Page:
This month, Prof. Giulia Galli was elected to both the American Academy of Arts and Sciences and the National Academy of Sciences, which are considered two of the highest honors that a scientist can receive.
The National Academy of Sciences elects members based on their excellence in original and continuing scientific research. The American Academy elects members who are considered world leaders in their respective fields and who work to respond to global challenges.
“I feel deeply honored,” said Galli, the Liew Family Professor of Molecular Engineering. “I’m grateful to the colleagues who nominated me at the University of Chicago. Without their constant support, none of these recognitions would have ever happened.”
“Giulia’s groundbreaking work in computational modelling of molecular behavior can help us address complex and pressing problems in areas such as renewable energy technology and quantum device engineering,” said Matthew Tirrell, dean of the Pritzker School of Molecular Engineering (PME). “Her election to both of these societies is well-deserved, and we look forward to her continued leadership in her field.”
Galli, who is also professor of chemistry at UChicago and senior scientist at Argonne National Laboratory, is a physicist recognized for her contributions to the fields of computational condensed-matter, materials science, and nanoscience, most notably first principles simulations of materials and liquids, in particular materials for energy, properties of water, and excited state phenomena.
The focus of Galli’s studies is to understand and predict how to harness molecular behavior to improve technology, particularly in the areas of speeding up computation and sensing with quantum technology, and perfecting renewable energy technologies.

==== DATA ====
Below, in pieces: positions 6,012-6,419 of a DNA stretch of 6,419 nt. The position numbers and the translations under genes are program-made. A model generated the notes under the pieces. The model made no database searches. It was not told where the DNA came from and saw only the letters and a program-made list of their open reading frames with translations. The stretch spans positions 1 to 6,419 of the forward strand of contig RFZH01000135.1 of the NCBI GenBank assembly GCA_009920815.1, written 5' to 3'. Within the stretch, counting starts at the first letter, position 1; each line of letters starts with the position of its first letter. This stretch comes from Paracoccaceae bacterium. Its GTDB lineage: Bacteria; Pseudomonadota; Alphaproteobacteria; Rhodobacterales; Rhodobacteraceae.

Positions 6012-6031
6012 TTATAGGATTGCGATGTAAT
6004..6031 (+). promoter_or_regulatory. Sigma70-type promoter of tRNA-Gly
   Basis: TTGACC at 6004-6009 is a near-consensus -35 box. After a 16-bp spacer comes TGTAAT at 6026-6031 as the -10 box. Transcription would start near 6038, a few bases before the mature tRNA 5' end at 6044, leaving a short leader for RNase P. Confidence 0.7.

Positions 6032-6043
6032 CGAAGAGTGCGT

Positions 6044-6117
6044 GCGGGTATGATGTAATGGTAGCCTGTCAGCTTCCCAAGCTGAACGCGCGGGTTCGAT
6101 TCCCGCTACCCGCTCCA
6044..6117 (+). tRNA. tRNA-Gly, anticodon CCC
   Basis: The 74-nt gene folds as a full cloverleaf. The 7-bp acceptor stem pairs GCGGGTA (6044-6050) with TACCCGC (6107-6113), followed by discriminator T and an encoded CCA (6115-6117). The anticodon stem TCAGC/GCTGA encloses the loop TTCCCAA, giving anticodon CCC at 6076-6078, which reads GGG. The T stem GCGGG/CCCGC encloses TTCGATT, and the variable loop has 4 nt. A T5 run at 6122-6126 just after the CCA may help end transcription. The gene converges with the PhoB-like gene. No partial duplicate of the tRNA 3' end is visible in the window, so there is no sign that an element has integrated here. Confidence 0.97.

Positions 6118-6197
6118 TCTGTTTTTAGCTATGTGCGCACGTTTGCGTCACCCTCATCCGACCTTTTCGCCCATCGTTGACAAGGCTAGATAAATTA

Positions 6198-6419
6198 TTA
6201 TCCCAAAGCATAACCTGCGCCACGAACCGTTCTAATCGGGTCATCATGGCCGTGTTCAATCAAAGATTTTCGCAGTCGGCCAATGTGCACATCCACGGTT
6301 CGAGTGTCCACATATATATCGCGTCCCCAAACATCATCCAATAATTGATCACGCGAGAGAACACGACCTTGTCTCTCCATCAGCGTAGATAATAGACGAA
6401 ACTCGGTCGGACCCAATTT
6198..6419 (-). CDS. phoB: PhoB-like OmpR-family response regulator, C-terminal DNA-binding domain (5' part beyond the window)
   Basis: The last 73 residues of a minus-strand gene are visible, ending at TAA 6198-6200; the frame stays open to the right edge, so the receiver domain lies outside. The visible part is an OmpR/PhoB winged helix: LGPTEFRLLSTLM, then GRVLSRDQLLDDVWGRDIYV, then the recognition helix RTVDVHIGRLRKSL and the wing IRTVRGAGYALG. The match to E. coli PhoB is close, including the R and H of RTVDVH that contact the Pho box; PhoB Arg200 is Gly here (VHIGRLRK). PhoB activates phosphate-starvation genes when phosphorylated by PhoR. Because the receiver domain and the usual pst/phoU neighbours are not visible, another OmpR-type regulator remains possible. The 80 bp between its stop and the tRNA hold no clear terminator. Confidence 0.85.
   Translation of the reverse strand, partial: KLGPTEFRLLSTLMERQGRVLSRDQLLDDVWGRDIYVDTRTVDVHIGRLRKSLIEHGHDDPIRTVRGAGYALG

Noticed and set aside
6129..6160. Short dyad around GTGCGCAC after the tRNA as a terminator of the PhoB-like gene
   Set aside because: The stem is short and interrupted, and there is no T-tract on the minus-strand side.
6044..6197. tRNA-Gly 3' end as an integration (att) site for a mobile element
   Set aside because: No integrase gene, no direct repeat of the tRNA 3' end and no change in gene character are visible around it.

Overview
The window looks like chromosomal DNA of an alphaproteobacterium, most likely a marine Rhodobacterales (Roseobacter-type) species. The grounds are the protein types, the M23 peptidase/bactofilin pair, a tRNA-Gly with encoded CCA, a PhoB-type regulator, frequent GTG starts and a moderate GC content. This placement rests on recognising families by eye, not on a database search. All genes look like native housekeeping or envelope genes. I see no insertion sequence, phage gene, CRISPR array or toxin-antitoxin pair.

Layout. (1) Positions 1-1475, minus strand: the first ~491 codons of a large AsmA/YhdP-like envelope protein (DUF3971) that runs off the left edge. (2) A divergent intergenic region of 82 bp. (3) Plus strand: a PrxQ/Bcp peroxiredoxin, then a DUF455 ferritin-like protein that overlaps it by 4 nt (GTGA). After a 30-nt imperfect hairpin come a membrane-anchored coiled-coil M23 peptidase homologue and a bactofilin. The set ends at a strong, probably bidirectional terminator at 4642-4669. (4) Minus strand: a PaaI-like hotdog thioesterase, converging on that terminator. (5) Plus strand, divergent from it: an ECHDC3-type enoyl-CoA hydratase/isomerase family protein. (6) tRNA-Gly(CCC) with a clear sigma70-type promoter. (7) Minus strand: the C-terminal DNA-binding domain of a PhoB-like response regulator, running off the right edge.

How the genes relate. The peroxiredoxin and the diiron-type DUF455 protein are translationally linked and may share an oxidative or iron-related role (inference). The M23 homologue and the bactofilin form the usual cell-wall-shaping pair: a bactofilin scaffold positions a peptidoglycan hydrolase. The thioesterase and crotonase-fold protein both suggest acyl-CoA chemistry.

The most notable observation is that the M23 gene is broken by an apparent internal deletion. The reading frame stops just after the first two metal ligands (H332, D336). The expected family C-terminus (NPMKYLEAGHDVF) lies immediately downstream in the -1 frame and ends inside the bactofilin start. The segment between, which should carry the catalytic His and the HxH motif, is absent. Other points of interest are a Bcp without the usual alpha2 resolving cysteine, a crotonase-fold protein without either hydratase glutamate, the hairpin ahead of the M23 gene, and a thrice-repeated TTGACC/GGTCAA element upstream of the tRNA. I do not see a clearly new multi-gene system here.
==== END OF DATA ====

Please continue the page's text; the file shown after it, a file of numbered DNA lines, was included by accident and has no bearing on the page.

The director of the Midwest Integrated Center for Computational Materials, Galli has also been working on developing open source software to simulate the electronic structure of molecules and solids both on simple compute clusters and on high performance architectures, including the supercomputers at Argonne National Laboratory. In the last few years she has been interested in how to facilitate the reproducibility of data presented in peer-reviewed scientific papers; her group has created a publicly available tool called Qresp that provides a framework for researchers to share the data and workflows, so that others can see how published results were obtained—and possibly reuse or revise them.
Galli’s election to the NAS and AAAS follows international recognition with four major awards in the span of a year, most recently the Feynman Theory Prize, an annual honor highlighting extraordinary work in harnessing quantum mechanics for the public interest. Other awards include the 2018 Materials Theory Award from the Materials Research Society, the 2019 David Adler Lectureship Award in the field of materials physics by the American Physical Society, and the Tomassoni prize from the University of Rome, La Sapienza.
For Galli, an important aspect of election to the NAS and AAAS is the increased visibility of her lab’s research to interested parties.
“Earning these memberships helps us recruit good students and postdoctoral scholars, and hence build excellent teams,” said Galli.